Senate Republicans will ignore the “unserious” $3-trillion coronavirus relief bill passed along party lines by the House in favor of steps such as liability shields for employers, said Majority Leader Mitch McConnell. The House bill included $16.5 billion for cash payments to farmers and ranchers, double the amount in the package now awaiting approval by the White House budget office.
The bill, passed on a 208-199 roll call on Friday, also calls for a temporary 15-percent increase in SNAP benefits and allots more than $4 billion for other public nutrition programs. It would waive work requirements for SNAP recipients and block the USDA from implementing three regulations that would narrow eligibility for food stamps.
“Now the House Democrats have presented our proposal to lead to negotiation,” said Speaker Nancy Pelosi in a letter to Democratic colleagues over the weekend. Pelosi said Republicans were wrong in suggesting a “pause” in congressional action. After criticizing the House for an “unserious product,” McConnell called for increased testing for the coronavirus nationwide and “legal liability protections so that K-12 schools, universities, charities, and employers are not invaded by trial lawyers the instant they unlock their doors.”
The National Farmers Union and the National Corn Growers Association applauded passage of the latest coronavirus bill. “Of particular importance is an additional $16.5 billion in direct support to affected farmers, which should help prevent the closure of thousands of family-owned operations,” said NFU president Rob Larew.” We are similarly heartened by provisions that would strengthen farmer mental health resources, extend employer-sponsored health care coverage, expand nutrition assistance programs, and assist biofuel plants.
It may be several weeks before the Senate acts on coronavirus legislation, said three American Farm Bureau Federation economists. “Any action in the Senate will require bipartisan support. As a result, it is very likely that provisions in this bill could be changed or eliminated in the coming weeks,” they wrote.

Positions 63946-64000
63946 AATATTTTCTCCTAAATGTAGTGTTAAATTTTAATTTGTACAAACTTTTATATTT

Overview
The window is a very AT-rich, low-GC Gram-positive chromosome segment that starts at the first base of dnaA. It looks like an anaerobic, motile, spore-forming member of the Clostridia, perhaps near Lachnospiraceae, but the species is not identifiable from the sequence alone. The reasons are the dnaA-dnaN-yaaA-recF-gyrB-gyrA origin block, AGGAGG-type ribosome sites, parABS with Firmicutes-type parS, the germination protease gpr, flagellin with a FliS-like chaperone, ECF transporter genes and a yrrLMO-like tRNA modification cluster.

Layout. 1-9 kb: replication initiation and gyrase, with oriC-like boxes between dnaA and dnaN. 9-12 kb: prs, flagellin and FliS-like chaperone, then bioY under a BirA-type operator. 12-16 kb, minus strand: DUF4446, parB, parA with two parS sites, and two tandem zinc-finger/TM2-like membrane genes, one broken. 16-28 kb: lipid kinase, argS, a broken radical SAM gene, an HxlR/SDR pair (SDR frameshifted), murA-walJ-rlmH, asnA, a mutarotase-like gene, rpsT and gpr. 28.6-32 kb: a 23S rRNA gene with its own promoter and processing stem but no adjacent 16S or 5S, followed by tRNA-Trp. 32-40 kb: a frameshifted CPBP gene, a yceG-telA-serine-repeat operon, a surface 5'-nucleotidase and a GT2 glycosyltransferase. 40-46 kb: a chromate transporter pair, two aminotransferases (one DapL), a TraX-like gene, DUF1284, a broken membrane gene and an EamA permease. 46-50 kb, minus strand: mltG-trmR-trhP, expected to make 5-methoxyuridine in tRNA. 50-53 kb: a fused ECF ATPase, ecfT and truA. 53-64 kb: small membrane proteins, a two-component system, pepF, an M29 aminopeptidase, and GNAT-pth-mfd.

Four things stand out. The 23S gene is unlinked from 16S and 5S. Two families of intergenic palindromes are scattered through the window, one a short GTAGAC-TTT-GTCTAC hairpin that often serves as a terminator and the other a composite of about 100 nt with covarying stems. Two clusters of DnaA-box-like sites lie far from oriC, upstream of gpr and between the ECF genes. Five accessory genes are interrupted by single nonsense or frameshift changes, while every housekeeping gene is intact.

The Trump administration has proposed $16 billion in cash payments, with livestock producers to get $9.6 billion of it, according to unofficial descriptions. Agriculture Undersecretary Bill Northey said the package awaits White House clearance, according to a posting on social media by a Red River Farm Network reporter. “We’re getting closer, I think … certainly, our desire is still to have sign-up at the end of May,” said Northey. “We’ll do some staff training next week.”
An additional $16.5 billion would be provided by the new House package to offset losses by producers due to the coronavirus. Payments would be calculated at 85 percent of losses as estimated by the USDA.
The House bill would require, for the first time, congressional approval of USDA spending from its Commodity Credit Corp., which serves as a multibillion-dollar bank for the department. It can spend up to $30 billion before asking Congress for additional funds. For decades, USDA has held sole control of outlays. The administration used the CCC, with its broad authority to support farm income and commodity prices, to fund $23 billion in trade war payments to producers for 2018 and 2019 output.
House Republicans have proposed raising the CCC spending limit to $68 billion. Texas Rep. Michael Conaway, the senior Republican on the House Agriculture Committee, faulted the House bill as “just too little” for agriculture but vastly inflated overall. Conaway voted against the bill.